It was a black and hooded head; and hanging there in the midst of so intense a calm, it seemed the Sphynx’s in the desert. “Speak, thou vast and venerable head,” muttered Ahab, “which, though ungarnished with a beard, yet here and there lookest hoary with mosses; speak, mighty head, and tell us the secret thing that is in thee. Of all divers, thou hast dived the deepest. That head upon which the upper sun now gleams, has moved amid this world’s foundations. Where unrecorded names and navies rust, and untold hopes and anchors rot; where in her murderous hold this frigate earth is ballasted with bones of millions of the drowned; there, in that awful water-land, there was thy most familiar home. Thou hast been where bell or diver never went; hast slept by many a sailor’s side, where sleepless mothers would give their lives to lay them down. Thou saw’st the locked lovers when leaping from their flaming ship; heart to heart they sank beneath the exulting wave; true to each other, when heaven seemed false to them. Thou saw’st the murdered mate when tossed by pirates from the midnight deck; for hours he fell into the deeper midnight of the insatiate maw; and his murderers still sailed on unharmed – while swift lightnings shivered the neighboring ship that would have borne a righteous husband to outstretched, longing arms. O head! thou hast seen enough to split the planets and make an infidel of Abraham, and not one syllable is thine!” [p. 302]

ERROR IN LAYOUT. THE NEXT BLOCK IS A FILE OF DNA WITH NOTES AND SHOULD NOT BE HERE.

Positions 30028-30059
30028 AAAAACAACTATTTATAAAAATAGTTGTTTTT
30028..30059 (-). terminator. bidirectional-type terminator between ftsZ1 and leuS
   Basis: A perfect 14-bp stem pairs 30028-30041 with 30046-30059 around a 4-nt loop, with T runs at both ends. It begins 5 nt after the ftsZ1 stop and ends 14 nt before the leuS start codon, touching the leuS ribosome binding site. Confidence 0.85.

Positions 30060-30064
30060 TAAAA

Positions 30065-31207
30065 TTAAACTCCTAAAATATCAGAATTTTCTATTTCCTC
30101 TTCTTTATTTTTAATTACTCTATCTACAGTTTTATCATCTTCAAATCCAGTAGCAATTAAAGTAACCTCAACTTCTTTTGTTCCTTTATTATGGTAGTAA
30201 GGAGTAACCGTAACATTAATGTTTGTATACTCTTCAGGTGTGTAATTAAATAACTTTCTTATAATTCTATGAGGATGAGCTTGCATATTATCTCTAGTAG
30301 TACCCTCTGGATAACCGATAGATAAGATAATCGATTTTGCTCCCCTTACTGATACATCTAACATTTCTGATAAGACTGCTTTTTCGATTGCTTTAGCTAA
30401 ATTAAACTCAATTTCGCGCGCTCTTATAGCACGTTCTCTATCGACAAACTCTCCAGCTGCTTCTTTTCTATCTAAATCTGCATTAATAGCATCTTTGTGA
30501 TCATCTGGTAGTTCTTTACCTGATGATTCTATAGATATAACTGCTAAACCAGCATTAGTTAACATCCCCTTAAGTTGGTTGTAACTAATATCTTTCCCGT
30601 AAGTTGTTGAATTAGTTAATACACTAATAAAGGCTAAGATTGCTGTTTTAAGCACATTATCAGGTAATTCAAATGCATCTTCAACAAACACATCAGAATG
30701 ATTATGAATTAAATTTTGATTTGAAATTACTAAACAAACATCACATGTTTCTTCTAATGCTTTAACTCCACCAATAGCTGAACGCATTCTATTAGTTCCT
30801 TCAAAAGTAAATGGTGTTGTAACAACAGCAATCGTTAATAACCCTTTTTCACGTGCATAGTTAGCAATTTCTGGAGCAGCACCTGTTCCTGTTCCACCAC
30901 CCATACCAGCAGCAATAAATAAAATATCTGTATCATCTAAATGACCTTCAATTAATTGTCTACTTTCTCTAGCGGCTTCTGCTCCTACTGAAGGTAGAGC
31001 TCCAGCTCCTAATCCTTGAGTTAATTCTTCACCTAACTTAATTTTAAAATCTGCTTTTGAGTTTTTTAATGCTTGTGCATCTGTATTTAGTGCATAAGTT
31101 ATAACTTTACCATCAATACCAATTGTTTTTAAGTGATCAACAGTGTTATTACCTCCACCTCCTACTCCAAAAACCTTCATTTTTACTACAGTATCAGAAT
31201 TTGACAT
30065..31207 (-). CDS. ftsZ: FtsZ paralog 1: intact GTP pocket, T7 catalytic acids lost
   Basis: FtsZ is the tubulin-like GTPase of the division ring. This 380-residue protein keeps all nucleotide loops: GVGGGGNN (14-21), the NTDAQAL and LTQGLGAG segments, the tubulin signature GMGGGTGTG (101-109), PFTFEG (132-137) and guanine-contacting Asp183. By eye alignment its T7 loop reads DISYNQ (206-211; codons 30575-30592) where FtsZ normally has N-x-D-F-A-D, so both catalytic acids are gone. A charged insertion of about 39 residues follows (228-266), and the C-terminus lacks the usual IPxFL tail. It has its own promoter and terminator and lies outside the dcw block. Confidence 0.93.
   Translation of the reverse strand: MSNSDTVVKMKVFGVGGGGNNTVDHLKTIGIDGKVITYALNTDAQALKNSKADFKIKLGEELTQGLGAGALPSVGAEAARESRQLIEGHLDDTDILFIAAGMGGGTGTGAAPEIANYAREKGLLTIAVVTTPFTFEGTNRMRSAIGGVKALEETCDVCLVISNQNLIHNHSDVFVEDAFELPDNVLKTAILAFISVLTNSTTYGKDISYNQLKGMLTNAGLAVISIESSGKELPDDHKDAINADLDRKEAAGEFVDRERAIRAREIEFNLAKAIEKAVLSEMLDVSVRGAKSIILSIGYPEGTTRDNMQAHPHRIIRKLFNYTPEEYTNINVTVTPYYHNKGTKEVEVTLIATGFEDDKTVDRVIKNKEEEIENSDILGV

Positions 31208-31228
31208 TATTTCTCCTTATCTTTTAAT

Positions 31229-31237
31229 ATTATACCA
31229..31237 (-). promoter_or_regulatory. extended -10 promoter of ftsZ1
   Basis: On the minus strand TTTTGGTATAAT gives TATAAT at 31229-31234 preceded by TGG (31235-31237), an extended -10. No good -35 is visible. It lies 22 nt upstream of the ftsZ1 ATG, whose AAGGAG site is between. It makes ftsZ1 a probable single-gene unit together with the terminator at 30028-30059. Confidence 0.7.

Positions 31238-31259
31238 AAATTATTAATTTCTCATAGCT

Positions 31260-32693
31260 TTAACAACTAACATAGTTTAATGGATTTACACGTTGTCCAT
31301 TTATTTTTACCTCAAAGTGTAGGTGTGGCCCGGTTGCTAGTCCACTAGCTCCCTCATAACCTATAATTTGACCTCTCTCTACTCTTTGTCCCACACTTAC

Anyway, I think that’s enough from me about the image. Take a look for yourself and see what you think: